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Valuable VOC information source being prepared for Internet access

Mega project covers 650,000 employees

Tags: Excerpts from the Windmill

LEIDEN, the Netherlands – Data processors will be busy over the next few years adding the information of all seagoing employees of the United East Indies Company (VOC) to one huge database. When completed, the system is expected to hold key information on 650,000 employees. The database will be accessible through the Internet and is part of a mega project, “Uitgevaren voor de Kamers van de VOC” (Embarked for the Chambers of the VOC). It can be found at

Transcribed muster rolls of the VOC online particularly will enhance genealogical and historical research. The benefit to family researchers is very obvious. To anyone wishing to draw a general composite of segments of the Dutch East Indies society will have new tools available to study; for example the extent in which the VOC relied on manpower from Germany, Denmark, Sweden, Norway, France, Italy, Portugal, Spain and even Switzerland and other Baltic states.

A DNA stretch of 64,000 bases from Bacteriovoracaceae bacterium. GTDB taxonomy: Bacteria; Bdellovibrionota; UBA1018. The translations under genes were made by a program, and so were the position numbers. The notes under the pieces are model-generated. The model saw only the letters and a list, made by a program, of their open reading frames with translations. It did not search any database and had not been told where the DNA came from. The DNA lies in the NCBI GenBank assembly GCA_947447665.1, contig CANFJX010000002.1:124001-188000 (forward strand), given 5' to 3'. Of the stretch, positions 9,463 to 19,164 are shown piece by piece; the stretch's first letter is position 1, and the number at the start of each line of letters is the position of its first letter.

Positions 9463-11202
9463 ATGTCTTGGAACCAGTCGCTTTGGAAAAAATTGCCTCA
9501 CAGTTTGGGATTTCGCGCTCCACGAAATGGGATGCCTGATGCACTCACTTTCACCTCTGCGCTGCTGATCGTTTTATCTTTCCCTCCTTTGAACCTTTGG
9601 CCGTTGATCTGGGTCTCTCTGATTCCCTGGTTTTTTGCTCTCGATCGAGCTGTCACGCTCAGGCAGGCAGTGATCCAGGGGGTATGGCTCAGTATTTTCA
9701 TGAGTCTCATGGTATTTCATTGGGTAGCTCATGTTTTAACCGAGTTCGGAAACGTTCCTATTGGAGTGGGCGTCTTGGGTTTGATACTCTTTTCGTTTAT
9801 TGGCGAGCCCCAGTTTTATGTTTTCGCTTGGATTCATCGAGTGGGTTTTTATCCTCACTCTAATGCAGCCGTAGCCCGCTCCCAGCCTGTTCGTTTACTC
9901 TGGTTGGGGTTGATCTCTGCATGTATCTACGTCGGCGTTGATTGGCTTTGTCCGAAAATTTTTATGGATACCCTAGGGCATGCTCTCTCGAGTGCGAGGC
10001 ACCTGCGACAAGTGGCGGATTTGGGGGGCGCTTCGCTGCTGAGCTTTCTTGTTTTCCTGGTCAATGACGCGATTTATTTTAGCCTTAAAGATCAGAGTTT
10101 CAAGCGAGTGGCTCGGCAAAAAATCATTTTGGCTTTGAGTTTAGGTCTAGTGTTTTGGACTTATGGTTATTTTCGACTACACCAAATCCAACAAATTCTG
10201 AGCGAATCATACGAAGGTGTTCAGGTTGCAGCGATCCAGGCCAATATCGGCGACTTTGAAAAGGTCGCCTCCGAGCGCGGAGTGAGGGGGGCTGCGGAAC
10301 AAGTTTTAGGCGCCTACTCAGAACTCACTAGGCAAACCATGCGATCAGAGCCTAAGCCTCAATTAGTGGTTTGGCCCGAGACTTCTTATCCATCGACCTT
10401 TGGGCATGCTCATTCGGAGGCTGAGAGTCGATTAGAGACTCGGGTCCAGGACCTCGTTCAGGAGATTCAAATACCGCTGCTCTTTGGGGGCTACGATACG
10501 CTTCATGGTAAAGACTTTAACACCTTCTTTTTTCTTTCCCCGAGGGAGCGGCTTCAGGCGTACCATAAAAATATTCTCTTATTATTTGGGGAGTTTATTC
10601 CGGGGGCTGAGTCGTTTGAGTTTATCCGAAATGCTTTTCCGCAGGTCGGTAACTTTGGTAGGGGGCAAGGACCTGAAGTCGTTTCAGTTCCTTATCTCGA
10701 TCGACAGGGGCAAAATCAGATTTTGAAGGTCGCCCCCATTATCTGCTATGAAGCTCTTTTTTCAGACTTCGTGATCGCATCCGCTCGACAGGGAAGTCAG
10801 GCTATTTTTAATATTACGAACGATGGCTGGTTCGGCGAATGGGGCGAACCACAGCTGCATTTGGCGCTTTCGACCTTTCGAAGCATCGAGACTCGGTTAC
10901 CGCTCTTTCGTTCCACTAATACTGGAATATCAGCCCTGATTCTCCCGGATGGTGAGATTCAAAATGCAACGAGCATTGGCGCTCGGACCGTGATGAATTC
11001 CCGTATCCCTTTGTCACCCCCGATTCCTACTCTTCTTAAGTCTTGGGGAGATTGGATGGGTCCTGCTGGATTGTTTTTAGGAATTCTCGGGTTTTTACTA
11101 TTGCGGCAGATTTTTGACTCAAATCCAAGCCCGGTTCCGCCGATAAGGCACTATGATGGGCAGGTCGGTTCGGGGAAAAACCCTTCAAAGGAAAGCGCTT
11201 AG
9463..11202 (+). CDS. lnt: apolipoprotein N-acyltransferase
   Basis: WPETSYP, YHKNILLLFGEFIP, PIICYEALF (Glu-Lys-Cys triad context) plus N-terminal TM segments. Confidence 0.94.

The Netherlands, with a population of less than two million people in the seventeenth century, became a world power and long maintained a significant colonial empire, enlisting manpower wherever it could be found.

Organizationally, the VOC consisted of a number of local chambers; each was represented on the board of directors through a weighted system. The archives of the Zeeland chamber, along with the small ones of Delft, Rotterdam, Hoorn and Enkhuizen, already are transcribed and accessible on the Internet. The Amsterdam Chamber information covers 325,000 sailors and soldiers and spans well over a century.

The data includes employment information such as origin, job status aboard, earnings, advances paid, and the name of designated heirs for any settlement of debts and benefits.

The VOC was founded in 1602 under a special charter granted by the States General. The multinational giant collapsed under its own weight and was taken over by the States General in 1798.